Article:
HUH???  It costs money to fold laundry or put it in a hamper???  It costs money to pick up garbage and clutter???? It costs money to run a dustrag around the house and straighten the sofa cushions???  Who knew???  ??? ??? ???

Eden

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Re: A spotless home.
« Reply #19 on: September 13, 2013, 10:03:32 AM »
I usually just sort of wave my hand dismissively like, "Oh don't be silly."

I do the same thing with those in my life who are the opposite. I know several people whose homes are clean from a hygiene standpoint, but messy. I, and in particular my sister, keep pretty tidy homes. I get the impression that those who know that about us seem to think we expect exactly the same from others. On the contrary. Everyone spends their time in different ways.

Regardless the motivation behind the comments, I try to make clear I really don't care without giving too much attention to the comments.

spookycatlady

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Re: A spotless home.
« Reply #20 on: September 13, 2013, 10:24:14 AM »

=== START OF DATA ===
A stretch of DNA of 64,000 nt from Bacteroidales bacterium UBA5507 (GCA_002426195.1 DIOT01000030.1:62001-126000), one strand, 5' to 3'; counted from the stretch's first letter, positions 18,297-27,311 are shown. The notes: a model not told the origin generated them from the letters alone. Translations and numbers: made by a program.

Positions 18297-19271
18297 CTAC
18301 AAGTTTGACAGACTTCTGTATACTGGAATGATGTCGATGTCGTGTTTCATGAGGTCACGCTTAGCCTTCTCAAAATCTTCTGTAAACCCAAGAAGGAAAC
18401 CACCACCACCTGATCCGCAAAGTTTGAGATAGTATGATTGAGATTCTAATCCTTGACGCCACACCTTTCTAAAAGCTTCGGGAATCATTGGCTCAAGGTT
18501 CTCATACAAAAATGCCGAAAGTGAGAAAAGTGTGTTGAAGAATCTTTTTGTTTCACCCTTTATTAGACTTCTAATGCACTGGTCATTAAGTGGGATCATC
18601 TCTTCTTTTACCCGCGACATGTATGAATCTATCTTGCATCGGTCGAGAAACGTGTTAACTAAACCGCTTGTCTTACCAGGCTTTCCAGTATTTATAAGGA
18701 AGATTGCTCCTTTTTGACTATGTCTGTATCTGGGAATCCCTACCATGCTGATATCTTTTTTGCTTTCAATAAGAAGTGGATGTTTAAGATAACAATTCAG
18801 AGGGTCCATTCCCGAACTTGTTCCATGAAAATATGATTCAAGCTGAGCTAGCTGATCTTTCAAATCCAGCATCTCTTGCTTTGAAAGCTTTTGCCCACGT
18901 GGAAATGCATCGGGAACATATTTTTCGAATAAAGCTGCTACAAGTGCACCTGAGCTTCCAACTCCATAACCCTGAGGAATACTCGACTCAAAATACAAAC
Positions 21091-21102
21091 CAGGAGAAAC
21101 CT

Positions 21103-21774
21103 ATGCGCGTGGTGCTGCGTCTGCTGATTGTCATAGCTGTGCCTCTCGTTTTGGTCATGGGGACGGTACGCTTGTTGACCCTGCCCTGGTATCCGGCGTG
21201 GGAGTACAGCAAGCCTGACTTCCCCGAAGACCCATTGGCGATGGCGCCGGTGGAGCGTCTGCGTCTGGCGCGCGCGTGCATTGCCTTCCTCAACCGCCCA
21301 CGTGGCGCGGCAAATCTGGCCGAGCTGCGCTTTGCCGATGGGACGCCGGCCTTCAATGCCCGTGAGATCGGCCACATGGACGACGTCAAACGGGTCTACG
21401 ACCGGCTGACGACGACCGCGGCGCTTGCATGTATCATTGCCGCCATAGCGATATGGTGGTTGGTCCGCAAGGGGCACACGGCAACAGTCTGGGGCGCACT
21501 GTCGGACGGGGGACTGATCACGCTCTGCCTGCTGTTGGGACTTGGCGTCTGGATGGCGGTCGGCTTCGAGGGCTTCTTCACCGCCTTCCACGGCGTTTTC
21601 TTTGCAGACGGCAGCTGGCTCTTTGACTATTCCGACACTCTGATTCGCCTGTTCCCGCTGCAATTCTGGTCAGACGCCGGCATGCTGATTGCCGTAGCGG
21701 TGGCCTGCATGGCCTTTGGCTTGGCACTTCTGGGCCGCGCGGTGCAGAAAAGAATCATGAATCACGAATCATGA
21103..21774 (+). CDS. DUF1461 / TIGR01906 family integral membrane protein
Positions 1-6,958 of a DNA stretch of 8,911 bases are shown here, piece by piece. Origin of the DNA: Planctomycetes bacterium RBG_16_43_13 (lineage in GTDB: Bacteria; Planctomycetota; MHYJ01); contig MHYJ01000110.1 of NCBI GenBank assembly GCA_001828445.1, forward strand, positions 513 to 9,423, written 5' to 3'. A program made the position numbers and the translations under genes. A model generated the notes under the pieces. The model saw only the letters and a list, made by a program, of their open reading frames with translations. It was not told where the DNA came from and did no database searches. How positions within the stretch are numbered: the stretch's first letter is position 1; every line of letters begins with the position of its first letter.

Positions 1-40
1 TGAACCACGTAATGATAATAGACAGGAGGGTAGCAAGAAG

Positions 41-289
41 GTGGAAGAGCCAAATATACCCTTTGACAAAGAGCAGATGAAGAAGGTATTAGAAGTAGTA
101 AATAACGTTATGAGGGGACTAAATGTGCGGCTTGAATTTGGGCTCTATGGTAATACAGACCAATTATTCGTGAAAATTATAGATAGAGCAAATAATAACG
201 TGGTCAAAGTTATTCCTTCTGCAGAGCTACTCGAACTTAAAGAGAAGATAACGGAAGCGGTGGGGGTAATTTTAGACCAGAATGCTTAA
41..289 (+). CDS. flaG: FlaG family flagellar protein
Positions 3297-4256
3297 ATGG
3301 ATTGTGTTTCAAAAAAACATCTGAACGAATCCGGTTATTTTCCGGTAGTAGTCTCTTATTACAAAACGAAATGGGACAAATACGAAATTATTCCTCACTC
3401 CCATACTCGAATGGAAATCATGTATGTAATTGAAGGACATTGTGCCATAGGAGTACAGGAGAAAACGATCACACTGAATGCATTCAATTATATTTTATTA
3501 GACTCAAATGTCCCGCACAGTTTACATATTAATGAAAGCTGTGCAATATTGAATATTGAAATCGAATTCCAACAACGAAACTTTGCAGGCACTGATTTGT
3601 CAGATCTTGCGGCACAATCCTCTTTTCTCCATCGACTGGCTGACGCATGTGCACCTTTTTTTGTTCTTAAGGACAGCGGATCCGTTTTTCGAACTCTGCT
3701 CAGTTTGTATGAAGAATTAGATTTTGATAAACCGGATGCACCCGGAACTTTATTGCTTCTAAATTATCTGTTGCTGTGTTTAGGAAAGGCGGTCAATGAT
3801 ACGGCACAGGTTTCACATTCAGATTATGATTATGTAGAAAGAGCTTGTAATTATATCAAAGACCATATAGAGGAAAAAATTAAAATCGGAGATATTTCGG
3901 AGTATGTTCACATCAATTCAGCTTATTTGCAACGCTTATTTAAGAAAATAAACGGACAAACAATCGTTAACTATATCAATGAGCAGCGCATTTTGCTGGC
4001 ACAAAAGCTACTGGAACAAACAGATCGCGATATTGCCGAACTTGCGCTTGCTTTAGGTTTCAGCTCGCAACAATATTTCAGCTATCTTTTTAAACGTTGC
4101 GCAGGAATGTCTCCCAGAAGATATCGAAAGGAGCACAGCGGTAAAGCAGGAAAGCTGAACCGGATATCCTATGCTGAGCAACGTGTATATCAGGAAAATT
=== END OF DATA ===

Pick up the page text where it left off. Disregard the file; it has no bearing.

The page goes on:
Keep performing the script and don't read anything into what she says when she comes over.

I'm untidy by nature (that should be the name of my next imaginary band).  My husband has OCD.  In order to help manage his stress, I try to keep my clutter contained to my studio space.  Because the messiness is contained and therefore unseen, we get compliments on how clean our house is all the time.  But because I've started to see through his eyes from empathy to his disorder,  I see dirty baseboards, messy stacks of paper, an un-rinsed coffee cup in other people's homes. I might see it, but I can't and won't judge anyone for it. 


MOM21SON

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Re: A spotless home.
« Reply #21 on: September 13, 2013, 05:26:41 PM »

SlitherHiss

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Re: A spotless home.
« Reply #22 on: September 13, 2013, 06:03:37 PM »
Is that you, Mom?

That was my thought, too.

What do you mean?

They mean that the comments your friend is making reminds them of their own mothers/upbringing.

NyaChan

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Re: A spotless home.
« Reply #23 on: September 13, 2013, 06:28:37 PM »
Almost every one of my friends say this, and with the exception of one friend who is brutally honest, not once have their apartments actually been dirty.  I do it too and I think we just say it out of habit as a CYA sort of thing - that way if something got missed, the visitor is forewarned and not shocked.

As for responses, a simple "No worries" or "Oh it looks fine to me" works.

MOM21SON

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Re: A spotless home.
« Reply #24 on: September 13, 2013, 06:50:03 PM »
Is that you, Mom?